Behind the Patent's Veil: Innovators’ Uses of Patent Continuation Practice, 1975-2002
Graham, Stuart J. H.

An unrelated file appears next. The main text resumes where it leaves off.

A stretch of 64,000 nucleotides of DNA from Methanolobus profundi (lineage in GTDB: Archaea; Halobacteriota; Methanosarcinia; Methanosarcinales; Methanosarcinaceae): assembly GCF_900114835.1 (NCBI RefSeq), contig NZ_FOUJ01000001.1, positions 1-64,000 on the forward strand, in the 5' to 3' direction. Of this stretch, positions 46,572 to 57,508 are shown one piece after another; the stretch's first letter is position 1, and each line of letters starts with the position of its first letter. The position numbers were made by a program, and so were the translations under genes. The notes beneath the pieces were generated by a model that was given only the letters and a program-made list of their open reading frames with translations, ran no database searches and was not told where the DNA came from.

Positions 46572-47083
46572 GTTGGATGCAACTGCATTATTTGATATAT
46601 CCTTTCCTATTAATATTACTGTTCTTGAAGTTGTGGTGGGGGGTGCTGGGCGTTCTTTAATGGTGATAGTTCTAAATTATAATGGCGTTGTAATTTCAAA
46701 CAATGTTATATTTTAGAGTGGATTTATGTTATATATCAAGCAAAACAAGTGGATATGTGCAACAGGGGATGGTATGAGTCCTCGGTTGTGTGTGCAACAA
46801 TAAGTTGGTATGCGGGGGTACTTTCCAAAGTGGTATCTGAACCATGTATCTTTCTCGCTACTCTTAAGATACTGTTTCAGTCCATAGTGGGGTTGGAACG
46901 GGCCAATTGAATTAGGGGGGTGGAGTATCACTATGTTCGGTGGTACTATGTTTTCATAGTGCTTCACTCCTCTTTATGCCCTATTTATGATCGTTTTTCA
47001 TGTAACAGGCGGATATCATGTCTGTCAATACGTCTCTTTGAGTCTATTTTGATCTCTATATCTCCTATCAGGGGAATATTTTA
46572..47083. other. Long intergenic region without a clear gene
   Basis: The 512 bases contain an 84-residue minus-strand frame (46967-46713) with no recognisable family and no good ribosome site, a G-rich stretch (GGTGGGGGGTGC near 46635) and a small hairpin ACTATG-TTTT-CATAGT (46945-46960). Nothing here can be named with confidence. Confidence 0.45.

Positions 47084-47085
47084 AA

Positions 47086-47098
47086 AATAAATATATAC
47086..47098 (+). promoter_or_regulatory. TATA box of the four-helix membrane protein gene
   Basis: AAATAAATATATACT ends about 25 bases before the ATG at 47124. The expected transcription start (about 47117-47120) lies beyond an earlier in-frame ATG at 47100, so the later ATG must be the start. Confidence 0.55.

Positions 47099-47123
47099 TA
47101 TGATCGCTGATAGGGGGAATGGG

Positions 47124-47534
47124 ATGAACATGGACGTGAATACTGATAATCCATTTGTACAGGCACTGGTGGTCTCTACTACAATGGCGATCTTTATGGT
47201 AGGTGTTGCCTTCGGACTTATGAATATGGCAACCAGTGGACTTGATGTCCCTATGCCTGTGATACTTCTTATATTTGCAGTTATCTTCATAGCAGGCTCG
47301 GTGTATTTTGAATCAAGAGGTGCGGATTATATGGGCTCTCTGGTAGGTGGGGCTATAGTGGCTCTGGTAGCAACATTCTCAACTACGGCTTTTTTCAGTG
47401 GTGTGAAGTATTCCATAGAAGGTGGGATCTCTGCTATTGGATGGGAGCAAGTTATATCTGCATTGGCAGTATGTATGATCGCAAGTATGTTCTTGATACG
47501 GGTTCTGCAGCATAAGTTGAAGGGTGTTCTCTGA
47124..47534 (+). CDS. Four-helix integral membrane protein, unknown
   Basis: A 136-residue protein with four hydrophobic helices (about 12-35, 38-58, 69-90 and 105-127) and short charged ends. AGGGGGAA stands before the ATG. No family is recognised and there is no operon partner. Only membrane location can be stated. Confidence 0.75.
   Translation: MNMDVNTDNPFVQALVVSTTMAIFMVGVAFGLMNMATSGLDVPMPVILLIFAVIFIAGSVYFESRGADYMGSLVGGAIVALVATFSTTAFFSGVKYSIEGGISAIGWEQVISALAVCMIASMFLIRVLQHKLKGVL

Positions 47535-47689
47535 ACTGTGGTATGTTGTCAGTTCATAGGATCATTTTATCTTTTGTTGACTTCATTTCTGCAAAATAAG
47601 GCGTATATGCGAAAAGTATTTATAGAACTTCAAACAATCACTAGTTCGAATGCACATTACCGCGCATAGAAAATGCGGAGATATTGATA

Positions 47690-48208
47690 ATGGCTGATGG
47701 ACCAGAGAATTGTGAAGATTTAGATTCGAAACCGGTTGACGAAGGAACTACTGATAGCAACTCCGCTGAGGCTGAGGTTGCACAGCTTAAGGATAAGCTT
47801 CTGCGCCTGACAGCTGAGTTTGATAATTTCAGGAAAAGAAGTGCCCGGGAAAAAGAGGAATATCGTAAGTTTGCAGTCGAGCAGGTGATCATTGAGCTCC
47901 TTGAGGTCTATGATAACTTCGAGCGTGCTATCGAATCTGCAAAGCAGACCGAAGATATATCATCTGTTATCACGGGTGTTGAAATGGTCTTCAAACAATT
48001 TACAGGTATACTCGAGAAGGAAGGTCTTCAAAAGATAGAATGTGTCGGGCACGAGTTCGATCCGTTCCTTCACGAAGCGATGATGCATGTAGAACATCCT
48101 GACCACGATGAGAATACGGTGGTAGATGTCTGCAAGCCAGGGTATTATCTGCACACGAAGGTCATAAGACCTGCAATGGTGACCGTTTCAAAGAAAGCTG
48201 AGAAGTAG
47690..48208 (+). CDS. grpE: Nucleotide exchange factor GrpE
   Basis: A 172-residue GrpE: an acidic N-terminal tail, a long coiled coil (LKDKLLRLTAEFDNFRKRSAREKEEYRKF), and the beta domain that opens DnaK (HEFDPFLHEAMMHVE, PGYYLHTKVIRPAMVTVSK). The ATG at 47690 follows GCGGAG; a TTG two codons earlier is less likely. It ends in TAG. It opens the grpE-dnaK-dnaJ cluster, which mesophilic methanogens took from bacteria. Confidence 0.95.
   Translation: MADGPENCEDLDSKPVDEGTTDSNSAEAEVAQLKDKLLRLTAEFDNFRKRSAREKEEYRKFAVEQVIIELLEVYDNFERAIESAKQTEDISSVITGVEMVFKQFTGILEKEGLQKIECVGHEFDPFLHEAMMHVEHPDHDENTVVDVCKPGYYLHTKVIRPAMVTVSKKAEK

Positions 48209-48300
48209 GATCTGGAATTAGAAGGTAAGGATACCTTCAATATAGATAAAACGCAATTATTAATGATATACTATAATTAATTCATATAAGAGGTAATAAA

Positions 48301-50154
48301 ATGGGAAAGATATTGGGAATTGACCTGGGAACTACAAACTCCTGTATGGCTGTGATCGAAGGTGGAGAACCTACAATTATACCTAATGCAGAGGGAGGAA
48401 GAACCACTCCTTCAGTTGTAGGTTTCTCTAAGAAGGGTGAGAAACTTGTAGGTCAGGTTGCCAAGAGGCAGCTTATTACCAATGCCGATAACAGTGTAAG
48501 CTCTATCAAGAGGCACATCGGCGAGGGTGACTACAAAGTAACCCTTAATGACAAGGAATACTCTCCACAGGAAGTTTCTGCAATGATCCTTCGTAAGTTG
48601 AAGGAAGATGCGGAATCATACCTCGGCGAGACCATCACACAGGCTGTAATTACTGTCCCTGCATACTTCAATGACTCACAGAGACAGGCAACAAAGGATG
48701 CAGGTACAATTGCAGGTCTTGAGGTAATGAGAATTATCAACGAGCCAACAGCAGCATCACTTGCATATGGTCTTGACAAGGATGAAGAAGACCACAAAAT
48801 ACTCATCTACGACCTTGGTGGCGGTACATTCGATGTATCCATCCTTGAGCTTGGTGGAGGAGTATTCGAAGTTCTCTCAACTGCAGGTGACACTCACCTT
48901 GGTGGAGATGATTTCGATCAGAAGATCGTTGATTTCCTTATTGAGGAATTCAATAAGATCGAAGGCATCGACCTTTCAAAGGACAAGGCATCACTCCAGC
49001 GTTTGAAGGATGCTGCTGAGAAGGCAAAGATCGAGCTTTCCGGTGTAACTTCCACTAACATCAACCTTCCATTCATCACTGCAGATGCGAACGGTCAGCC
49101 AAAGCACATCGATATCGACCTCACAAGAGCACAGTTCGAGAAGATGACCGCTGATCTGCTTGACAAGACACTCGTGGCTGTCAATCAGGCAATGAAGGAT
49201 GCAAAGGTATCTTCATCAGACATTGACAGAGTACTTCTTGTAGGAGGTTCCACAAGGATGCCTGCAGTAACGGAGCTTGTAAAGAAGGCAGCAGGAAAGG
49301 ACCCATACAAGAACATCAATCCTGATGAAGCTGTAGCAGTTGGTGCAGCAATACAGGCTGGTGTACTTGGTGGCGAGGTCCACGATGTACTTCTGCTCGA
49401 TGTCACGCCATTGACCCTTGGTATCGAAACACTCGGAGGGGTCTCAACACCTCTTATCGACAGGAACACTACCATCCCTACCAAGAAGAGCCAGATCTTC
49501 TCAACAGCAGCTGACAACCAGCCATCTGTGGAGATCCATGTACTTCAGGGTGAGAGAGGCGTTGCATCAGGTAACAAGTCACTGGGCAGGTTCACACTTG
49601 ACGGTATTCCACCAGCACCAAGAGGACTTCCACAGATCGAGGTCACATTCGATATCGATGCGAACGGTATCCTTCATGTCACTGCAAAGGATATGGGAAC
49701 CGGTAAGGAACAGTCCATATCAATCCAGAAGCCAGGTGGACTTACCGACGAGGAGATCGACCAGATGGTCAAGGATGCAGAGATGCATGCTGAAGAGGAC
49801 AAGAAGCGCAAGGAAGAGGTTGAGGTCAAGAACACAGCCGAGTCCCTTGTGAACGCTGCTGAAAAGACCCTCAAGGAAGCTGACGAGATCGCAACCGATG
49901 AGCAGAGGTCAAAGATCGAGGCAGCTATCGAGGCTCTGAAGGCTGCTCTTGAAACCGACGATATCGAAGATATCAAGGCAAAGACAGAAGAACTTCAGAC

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This paper employs new data on the use by patentees of continuation applications in the United States from 1975-2002 to shed light on patentees' motivations for and actual uses of the continuation application procedure, a procedure available only in the U.S. which allows a patent applicant to voluntarily delay issue of a patent. The paper investigates the affect that continuation use has had upon patent grant lags, evaluating whether routinely used research methods that ignore continuation delays may be improved by accounting for continuations in patents' application lineage. This paper demonstrates conclusively that a sizeable share of patent applicants employs the continuation, that continuation use by patent applicants results in substantial additional delay in the time-to-grant statistics for associated issued patents, and that significant changes in the pattern of continuation use have occurred since Congress enacted legislative amendments intended to curb the procedure’s use. Evidence provided in this paper supports a contention that the continuation has been economically important in shaping the environment for innovation, influencing industrial organization, and social welfare. The paper also demonstrates that continuation practice is common in overall US patenting, and that in some important sectors, including electronics, computing, pharmaceuticals, chemicals, and biotechnology, a substantial minority, and in some instances a majority of patents in recent years have issued with continuation in their application lineage. Furthermore, substantial intersectoral differences are shown in innovators’ use of the continuation, as well as significant changes in the patterns of usage over time.